Anoxic Microsites in Unsaturated Soils: Drivers of Soil Biogeochemistry, Greenhouse Gas Flux, and Microbial Diversity
Friday, August 15, 2014: 8:00 AM-11:30 AM
202, Sacramento Convention Center
Paul E. Brewer, Colorado State University
Céline Pallud, U.C. Berkeley
Colin Bell, Colorado State University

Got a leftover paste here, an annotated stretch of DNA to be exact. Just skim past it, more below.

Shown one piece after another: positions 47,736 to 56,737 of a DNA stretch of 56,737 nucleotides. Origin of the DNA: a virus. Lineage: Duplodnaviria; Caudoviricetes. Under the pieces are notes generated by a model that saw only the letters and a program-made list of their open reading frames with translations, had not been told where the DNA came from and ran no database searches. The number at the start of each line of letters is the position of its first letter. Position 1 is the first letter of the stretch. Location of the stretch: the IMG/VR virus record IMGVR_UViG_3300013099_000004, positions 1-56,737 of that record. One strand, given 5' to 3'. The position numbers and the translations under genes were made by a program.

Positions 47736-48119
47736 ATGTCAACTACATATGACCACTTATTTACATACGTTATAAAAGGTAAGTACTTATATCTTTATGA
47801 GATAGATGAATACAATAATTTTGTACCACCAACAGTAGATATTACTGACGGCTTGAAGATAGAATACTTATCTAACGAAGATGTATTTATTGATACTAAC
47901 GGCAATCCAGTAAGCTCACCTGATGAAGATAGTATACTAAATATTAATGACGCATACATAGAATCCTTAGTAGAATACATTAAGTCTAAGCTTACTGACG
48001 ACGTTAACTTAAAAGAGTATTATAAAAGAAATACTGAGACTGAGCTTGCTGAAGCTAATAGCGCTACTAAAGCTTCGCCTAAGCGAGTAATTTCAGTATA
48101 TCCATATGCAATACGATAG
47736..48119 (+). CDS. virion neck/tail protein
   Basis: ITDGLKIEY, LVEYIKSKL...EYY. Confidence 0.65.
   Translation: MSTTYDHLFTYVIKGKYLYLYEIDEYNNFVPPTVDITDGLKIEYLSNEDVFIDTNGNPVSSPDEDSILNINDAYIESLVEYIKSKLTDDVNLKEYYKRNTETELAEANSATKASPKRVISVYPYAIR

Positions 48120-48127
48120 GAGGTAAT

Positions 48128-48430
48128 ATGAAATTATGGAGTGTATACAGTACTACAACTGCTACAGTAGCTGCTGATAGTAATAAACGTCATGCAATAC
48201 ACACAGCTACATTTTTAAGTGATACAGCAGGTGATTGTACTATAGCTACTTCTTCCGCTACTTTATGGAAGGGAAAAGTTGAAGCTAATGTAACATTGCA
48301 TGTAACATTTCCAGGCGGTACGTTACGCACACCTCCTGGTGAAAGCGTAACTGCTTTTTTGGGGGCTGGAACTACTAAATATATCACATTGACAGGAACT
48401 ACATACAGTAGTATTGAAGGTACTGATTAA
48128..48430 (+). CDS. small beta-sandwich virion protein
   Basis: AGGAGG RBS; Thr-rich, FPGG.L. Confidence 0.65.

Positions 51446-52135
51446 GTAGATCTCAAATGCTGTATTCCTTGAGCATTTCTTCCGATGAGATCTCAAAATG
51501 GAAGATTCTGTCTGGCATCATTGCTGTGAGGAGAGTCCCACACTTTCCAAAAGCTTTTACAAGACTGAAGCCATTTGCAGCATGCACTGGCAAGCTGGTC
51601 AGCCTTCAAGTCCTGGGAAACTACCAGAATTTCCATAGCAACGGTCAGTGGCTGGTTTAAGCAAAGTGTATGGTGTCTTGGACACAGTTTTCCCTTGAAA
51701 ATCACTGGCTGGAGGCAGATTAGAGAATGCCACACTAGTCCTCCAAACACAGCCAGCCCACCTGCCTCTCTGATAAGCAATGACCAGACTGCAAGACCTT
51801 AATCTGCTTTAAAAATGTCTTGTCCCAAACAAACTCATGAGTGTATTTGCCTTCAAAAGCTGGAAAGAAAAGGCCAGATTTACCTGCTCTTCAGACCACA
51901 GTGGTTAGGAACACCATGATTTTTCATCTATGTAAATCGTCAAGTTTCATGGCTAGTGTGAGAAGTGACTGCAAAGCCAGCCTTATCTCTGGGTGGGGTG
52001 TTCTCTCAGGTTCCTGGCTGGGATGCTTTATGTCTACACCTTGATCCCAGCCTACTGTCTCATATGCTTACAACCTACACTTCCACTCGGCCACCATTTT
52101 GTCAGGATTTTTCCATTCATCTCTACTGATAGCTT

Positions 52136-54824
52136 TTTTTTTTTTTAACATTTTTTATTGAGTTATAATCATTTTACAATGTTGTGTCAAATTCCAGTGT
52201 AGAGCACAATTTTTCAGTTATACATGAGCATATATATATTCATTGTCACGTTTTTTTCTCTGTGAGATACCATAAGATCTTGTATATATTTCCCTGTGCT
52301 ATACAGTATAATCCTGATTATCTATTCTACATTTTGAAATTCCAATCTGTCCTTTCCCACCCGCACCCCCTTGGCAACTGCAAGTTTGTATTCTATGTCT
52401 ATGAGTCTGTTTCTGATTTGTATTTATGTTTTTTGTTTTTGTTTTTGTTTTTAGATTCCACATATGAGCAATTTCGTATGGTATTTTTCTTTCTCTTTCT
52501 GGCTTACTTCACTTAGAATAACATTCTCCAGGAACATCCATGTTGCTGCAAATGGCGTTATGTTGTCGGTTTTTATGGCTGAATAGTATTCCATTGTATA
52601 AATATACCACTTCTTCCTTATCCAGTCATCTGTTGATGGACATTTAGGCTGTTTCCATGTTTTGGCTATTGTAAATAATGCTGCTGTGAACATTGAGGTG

Small-scale (μm-cm) redox heterogeneity within unsaturated soils, and the consequent formation of anoxic microsites, has recently been shown to contribute to greenhouse gas flux, heavy-metal mobility, nutrient cycling, and microbial community structure. Such redox structures provide substrates and conditions necessary for a much wider range of reactions than would be found in a soil with uniform redox conditions – creating the potential for an underground network of vast interfaces where unexpected chemical and metabolic functions occur. Pioneering work that established the importance of anoxic microsites for denitrification and N2O flux in upland soils has been followed by environmental quality and microbial ecology studies that highlight the role of anoxic microsites in stabilizing contaminants in soil and shaping microbial diversity. There is also mounting interest in investigating the effects of small-scale soil structures on soil communities and their function. This session spans many ecological disciplines due to the wide-ranging effects of redox heterogeneity and the paradigm-challenging nature of the subject. There are presentations appealing to biogeochemists, microbial ecologists, ecosystem ecologists, plant and rhizosphere researchers, climatologists, soil chemists, and those interested in environmental quality. We have invited speakers from across this wide range and they span positions from graduate students to established faculty. The first half of the session focuses on the relationship between physical soil structures and microbial communities, building up from the nano-scale to the aggregate scale. The second half focuses on the causes of redox structure (low diffusion or high consumption of oxygen) and the effects on greenhouse gas flux. Throughout the session we feature a mixure of experimental work, models, and new tools to show how current empirical work informs theory and what new paths have been illuminated for future experiments.